Mainstream Media Miss Message; IPOs Could Kill the Bull: Jim Cramer's Best Blog

Jim Cramer fills his blog on RealMoney every day with his up-to-the-minute reactions to what's happening in the market and his legendary ahead-of-the-crowd ideas. This week he blogged on:

  • How the mainstream media miss the message
  • How IPOs could kill the bull

Click here for information on RealMoney, where you can see all the blogs, including Jim Cramer's -- and reader comments -- in real time.


Cramer: Mainstream Media Miss Message

Posted on March 17 at 12:36 p.m. EST

Any coincidence that the market is having a push day and oil's flat? I think we got trapped again in the world of oil and it is making little sense to me. I think it's all about the idea that we are out of things to trade off, so we default to oil as a barometer of what's good or bad.

One thing is for certain: We still don't see any articles in the mainstream press about how anything is better in business. I read so many articles about how this is peaking or that is peaking or this is going down or that is crumbling and I think, jeez, who are these people talking to?

I was with a group of CFOs the other night and almost everyone predicted that things are about to get better and that rates would be going higher because of it.

But these opinions never seem to get to out into the mainstream, which remains trapped in a narrative that unless Trump gets his way on tax reform and repatriation, it's all a castle in the sand.

That's a totally wrong way to look at it. The press should be far more focused on the idea of how companies are expanding because they know they can appeal to--or not fear surprises from--Washington.

Yes, there could be trade issues, we know that. Yes, we could be at risk of a war with North Korea or tariffs on Germany or a Mexican wall showdown, but the deregulation that is going on and the lack of enforcement of current rules are changing the atmosphere in a more pro-business way.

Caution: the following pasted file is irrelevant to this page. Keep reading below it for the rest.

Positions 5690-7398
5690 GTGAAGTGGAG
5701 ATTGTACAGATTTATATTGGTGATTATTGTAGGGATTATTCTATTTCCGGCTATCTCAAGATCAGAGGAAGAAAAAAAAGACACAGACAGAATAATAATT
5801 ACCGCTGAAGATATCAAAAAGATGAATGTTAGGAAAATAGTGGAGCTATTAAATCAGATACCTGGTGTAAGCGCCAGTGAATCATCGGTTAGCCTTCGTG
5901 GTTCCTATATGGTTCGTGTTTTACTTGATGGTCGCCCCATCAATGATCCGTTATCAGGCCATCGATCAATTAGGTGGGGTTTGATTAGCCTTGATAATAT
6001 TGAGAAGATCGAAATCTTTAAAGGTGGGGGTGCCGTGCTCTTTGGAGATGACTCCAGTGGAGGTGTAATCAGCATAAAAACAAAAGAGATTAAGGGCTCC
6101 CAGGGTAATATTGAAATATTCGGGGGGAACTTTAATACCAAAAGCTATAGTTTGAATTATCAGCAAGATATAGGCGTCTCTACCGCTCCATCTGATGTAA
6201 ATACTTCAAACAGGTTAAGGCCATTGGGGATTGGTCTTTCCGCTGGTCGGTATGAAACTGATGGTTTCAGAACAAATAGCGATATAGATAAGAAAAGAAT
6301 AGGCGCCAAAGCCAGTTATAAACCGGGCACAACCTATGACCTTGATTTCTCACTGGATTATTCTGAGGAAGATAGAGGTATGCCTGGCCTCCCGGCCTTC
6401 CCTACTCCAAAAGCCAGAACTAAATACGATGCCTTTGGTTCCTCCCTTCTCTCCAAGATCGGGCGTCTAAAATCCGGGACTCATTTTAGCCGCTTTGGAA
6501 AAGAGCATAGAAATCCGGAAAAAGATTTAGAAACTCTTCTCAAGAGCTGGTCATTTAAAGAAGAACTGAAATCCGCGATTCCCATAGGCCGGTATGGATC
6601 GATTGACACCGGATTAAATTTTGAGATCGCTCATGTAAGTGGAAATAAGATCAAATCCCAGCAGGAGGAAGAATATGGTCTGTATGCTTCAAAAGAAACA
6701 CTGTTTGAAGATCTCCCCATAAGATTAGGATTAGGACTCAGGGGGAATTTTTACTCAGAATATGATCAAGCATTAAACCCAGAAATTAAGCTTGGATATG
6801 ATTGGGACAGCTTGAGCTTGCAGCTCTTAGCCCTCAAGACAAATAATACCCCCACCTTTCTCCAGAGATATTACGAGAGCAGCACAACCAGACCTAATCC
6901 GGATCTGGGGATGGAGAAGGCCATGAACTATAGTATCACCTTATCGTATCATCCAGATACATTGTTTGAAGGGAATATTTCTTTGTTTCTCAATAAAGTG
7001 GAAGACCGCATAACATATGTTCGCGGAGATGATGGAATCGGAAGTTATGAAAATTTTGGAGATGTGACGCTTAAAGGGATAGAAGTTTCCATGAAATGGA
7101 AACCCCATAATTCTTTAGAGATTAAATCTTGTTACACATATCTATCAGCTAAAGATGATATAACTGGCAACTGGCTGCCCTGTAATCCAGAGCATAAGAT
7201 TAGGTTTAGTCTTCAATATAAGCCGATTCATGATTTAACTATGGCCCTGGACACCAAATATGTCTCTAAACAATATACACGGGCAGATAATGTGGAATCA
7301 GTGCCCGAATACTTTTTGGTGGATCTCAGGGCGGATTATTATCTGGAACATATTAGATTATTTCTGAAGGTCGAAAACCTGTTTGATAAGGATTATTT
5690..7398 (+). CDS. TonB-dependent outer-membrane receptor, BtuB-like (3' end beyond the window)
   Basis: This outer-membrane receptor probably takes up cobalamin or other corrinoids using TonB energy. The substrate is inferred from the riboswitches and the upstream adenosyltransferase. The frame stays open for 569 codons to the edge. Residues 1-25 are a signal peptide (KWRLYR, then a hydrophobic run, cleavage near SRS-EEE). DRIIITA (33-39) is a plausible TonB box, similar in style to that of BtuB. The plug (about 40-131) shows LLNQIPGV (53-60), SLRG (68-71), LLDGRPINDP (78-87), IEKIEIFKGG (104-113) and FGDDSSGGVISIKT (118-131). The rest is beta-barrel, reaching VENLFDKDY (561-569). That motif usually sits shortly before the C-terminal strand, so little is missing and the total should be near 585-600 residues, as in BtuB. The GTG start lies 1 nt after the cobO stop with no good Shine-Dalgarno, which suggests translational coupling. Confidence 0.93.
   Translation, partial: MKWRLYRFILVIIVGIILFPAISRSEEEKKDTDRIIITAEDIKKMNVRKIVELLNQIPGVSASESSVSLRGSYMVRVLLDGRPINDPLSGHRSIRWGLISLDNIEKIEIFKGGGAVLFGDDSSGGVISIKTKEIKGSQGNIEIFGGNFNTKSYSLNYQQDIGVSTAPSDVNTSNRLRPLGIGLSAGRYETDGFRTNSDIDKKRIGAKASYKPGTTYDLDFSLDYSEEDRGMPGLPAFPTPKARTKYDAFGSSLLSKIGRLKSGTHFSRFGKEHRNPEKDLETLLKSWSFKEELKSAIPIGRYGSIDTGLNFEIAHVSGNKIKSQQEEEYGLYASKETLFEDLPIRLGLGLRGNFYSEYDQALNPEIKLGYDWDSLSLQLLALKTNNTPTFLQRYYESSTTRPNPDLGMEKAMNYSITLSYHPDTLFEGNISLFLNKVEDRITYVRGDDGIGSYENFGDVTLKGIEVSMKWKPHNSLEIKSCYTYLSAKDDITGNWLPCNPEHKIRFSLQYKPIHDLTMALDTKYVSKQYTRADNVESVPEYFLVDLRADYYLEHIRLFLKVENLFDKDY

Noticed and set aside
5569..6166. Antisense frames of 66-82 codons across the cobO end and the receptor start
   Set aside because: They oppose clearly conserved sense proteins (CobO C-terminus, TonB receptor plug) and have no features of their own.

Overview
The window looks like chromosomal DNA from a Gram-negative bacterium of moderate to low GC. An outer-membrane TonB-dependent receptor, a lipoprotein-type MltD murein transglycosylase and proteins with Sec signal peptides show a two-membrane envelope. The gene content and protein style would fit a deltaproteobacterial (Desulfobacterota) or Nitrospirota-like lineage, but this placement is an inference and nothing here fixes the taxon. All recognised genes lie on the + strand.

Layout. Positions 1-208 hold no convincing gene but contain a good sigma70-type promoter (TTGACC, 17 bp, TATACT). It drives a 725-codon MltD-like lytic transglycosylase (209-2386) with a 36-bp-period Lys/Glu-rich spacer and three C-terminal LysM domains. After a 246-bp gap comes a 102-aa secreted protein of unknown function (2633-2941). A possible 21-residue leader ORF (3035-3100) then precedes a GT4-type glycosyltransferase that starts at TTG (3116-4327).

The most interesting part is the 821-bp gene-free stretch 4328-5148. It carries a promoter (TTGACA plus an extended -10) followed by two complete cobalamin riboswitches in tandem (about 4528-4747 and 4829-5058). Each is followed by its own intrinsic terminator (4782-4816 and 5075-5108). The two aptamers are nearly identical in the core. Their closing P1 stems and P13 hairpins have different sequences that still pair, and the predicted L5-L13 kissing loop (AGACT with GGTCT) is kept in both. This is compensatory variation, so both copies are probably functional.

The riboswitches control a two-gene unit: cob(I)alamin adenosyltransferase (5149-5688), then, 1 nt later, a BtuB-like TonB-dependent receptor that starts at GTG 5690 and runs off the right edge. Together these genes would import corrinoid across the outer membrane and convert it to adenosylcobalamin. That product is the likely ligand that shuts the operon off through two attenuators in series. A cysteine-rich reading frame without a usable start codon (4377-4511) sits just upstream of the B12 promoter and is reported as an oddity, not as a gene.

That's a tough story for most mainstream press people to write because you sound like such a jerk if you talk about the positives of not enforcing laws that you might like if you are a journalist.

But that's the way it is. If you don't factor in the gains from deregulation then you are missing, for example, what could have happened to Energy Transfer Partners (ETP) if the Dakota Access pipeline were shut down. You could be missing the loan growth that we are seeing in Texas and North and South Carolina and Tennessee and Georgia. You may not see all of the $47 billion in liquefied natural gas plants that are being built with plans for more because the FERC isn't going to stand in the way of new development. That's what the CEOs of the major regional banks in these areas tell me.

But, again, if you are a journalist who hates fossil fuels, you don't want to write those stories if you can avoid them.

It's just important to keep pointing out that the executive orders I have seen do create more jobs here even if you hate how and where they are created and who is creating them.

Maybe that's what's missing among the endless sea of negative pieces I read every day.